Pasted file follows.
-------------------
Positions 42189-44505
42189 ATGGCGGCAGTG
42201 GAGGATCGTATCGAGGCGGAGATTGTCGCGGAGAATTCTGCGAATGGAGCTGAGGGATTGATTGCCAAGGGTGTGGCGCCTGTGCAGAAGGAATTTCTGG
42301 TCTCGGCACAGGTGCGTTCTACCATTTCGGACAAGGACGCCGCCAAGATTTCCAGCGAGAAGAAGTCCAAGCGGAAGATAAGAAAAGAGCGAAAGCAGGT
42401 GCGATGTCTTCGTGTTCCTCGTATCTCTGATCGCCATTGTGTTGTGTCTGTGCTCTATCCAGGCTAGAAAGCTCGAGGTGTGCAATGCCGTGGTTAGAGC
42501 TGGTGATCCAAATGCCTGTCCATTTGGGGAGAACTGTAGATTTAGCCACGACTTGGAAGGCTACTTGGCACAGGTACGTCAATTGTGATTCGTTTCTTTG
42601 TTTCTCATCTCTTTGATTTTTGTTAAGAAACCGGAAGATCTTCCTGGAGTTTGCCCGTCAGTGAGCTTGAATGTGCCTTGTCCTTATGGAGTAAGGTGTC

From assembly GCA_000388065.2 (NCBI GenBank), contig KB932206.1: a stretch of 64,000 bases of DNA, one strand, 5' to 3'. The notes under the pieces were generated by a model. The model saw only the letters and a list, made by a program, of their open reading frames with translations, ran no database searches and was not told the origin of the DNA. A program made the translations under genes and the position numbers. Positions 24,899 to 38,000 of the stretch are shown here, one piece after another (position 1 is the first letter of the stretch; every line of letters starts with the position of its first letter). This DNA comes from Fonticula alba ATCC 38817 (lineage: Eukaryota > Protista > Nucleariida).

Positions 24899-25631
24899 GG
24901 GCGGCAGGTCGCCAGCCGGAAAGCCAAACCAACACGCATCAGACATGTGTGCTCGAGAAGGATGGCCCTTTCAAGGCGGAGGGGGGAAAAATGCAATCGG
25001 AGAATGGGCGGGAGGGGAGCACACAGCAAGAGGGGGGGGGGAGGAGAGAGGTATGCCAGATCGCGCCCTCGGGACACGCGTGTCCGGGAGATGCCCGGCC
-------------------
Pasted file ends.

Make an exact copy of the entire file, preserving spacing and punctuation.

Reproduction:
Positions 42189-44505
42189 ATGGCGGCAGTG
42201 GAGGATCGTATCGAGGCGGAGATTGTCGCGGAGAATTCTGCGAATGGAGCTGAGGGATTGATTGCCAAGGGTGTGGCGCCTGTGCAGAAGGAATTTCTGG
42301 TCTCGGCACAGGTGCGTTCTACCATTTCGGACAAGGACGCCGCCAAGATTTCCAGCGAGAAGAAGTCCAAGCGGAAGATAAGAAAAGAGCGAAAGCAGGT
42401 GCGATGTCTTCGTGTTCCTCGTATCTCTGATCGCCATTGTGTTGTGTCTGTGCTCTATCCAGGCTAGAAAGCTCGAGGTGTGCAATGCCGTGGTTAGAGC
42501 TGGTGATCCAAATGCCTGTCCATTTGGGGAGAACTGTAGATTTAGCCACGACTTGGAAGGCTACTTGGCACAGGTACGTCAATTGTGATTCGTTTCTTTG
42601 TTTCTCATCTCTTTGATTTTTGTTAAGAAACCGGAAGATCTTCCTGGAGTTTGCCCGTCAGTGAGCTTGAATGTGCCTTGTCCTTATGGAGTAAGGTGTC

From assembly GCA_000388065.2 (NCBI GenBank), contig KB932206.1: a stretch of 64,000 bases of DNA, one strand, 5' to 3'. The notes under the pieces were generated by a model. The model saw only the letters and a list, made by a program, of their open reading frames with translations, ran no database searches and was not told the origin of the DNA. A program made the translations under genes and the position numbers. Positions 24,899 to 38,000 of the stretch are shown here, one piece after another (position 1 is the first letter of the stretch; every line of letters starts with the position of its first letter). This DNA comes from Fonticula alba ATCC 38817 (lineage: Eukaryota > Protista > Nucleariida).

Positions 24899-25631
24899 GG
24901 GCGGCAGGTCGCCAGCCGGAAAGCCAAACCAACACGCATCAGACATGTGTGCTCGAGAAGGATGGCCCTTTCAAGGCGGAGGGGGGAAAAATGCAATCGG
25001 AGAATGGGCGGGAGGGGAGCACACAGCAAGAGGGGGGGGGGAGGAGAGAGGTATGCCAGATCGCGCCCTCGGGACACGCGTGTCCGGGAGATGCCCGGCC